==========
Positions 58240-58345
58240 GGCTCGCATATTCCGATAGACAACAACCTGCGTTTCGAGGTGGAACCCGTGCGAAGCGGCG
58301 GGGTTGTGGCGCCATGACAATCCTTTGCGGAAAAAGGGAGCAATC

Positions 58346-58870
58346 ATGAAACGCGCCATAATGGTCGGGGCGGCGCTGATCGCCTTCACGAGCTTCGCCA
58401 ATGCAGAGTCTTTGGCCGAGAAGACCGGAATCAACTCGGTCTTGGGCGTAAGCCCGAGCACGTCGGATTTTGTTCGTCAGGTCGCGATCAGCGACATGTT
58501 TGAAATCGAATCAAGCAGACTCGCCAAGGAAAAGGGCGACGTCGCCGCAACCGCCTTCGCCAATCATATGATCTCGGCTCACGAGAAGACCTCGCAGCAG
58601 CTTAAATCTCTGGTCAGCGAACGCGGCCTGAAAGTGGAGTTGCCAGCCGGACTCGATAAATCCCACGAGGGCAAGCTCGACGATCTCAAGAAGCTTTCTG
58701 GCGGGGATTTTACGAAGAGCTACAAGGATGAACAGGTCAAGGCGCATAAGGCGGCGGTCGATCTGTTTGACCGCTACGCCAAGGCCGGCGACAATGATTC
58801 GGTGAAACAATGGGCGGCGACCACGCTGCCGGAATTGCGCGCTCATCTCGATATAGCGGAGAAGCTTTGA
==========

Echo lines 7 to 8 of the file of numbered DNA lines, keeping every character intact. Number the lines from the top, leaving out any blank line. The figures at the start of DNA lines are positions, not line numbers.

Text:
58501 TGAAATCGAATCAAGCAGACTCGCCAAGGAAAAGGGCGACGTCGCCGCAACCGCCTTCGCCAATCATATGATCTCGGCTCACGAGAAGACCTCGCAGCAG
58601 CTTAAATCTCTGGTCAGCGAACGCGGCCTGAAAGTGGAGTTGCCAGCCGGACTCGATAAATCCCACGAGGGCAAGCTCGACGATCTCAAGAAGCTTTCTG